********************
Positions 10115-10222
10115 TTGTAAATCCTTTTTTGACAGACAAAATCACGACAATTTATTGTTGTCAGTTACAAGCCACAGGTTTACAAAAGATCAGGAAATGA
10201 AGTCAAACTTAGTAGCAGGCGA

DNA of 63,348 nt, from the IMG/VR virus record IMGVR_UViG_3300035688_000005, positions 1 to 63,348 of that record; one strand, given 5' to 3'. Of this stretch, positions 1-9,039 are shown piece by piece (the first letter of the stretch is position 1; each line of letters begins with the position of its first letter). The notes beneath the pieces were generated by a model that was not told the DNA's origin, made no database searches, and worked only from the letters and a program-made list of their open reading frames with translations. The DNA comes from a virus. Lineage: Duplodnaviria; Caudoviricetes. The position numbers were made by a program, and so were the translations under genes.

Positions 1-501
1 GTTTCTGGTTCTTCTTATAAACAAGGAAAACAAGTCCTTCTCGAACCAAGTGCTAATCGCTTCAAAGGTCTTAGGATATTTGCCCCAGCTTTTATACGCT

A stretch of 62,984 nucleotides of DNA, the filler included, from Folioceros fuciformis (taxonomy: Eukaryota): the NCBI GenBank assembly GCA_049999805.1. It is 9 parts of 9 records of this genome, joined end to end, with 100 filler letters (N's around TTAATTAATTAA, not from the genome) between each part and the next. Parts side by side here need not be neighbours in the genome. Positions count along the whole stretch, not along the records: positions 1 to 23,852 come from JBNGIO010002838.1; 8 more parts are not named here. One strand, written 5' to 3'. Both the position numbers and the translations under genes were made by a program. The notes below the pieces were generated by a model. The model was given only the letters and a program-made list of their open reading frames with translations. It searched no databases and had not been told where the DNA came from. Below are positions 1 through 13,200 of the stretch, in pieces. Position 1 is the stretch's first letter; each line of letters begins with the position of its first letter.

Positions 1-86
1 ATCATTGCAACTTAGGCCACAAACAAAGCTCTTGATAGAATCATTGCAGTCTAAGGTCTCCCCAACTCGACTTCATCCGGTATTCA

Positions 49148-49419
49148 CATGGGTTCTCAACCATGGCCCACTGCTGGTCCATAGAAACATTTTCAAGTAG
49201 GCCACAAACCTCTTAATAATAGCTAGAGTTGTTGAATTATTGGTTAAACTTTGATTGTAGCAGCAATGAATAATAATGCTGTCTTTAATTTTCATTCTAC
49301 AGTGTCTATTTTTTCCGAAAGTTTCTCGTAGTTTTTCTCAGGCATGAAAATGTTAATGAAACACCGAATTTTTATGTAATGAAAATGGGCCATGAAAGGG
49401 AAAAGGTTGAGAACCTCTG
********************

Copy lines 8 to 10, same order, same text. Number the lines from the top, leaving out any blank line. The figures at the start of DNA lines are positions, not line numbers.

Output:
Positions 1-86
1 ATCATTGCAACTTAGGCCACAAACAAAGCTCTTGATAGAATCATTGCAGTCTAAGGTCTCCCCAACTCGACTTCATCCGGTATTCA

Positions 49148-49419